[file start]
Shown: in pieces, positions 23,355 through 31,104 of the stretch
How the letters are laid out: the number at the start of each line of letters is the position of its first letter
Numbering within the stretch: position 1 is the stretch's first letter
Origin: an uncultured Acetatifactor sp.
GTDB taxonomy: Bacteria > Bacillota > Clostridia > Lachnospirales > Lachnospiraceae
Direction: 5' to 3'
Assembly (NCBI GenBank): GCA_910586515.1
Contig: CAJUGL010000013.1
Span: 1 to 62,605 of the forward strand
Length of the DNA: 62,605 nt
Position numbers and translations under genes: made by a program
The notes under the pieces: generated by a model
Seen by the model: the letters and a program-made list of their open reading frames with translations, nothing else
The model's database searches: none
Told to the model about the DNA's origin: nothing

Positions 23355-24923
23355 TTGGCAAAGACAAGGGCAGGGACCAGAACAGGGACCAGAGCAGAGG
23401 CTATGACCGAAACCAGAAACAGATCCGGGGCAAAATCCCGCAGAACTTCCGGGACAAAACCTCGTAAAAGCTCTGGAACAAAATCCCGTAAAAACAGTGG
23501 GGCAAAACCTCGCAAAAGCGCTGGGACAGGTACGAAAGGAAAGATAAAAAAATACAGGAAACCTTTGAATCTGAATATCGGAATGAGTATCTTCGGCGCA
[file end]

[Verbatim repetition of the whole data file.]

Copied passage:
Shown: in pieces, positions 23,355 through 31,104 of the stretch
How the letters are laid out: the number at the start of each line of letters is the position of its first letter
Numbering within the stretch: position 1 is the stretch's first letter
Origin: an uncultured Acetatifactor sp.
GTDB taxonomy: Bacteria > Bacillota > Clostridia > Lachnospirales > Lachnospiraceae
Direction: 5' to 3'
Assembly (NCBI GenBank): GCA_910586515.1
Contig: CAJUGL010000013.1
Span: 1 to 62,605 of the forward strand
Length of the DNA: 62,605 nt
Position numbers and translations under genes: made by a program
The notes under the pieces: generated by a model
Seen by the model: the letters and a program-made list of their open reading frames with translations, nothing else
The model's database searches: none
Told to the model about the DNA's origin: nothing

Positions 23355-24923
23355 TTGGCAAAGACAAGGGCAGGGACCAGAACAGGGACCAGAGCAGAGG
23401 CTATGACCGAAACCAGAAACAGATCCGGGGCAAAATCCCGCAGAACTTCCGGGACAAAACCTCGTAAAAGCTCTGGAACAAAATCCCGTAAAAACAGTGG
23501 GGCAAAACCTCGCAAAAGCGCTGGGACAGGTACGAAAGGAAAGATAAAAAAATACAGGAAACCTTTGAATCTGAATATCGGAATGAGTATCTTCGGCGCA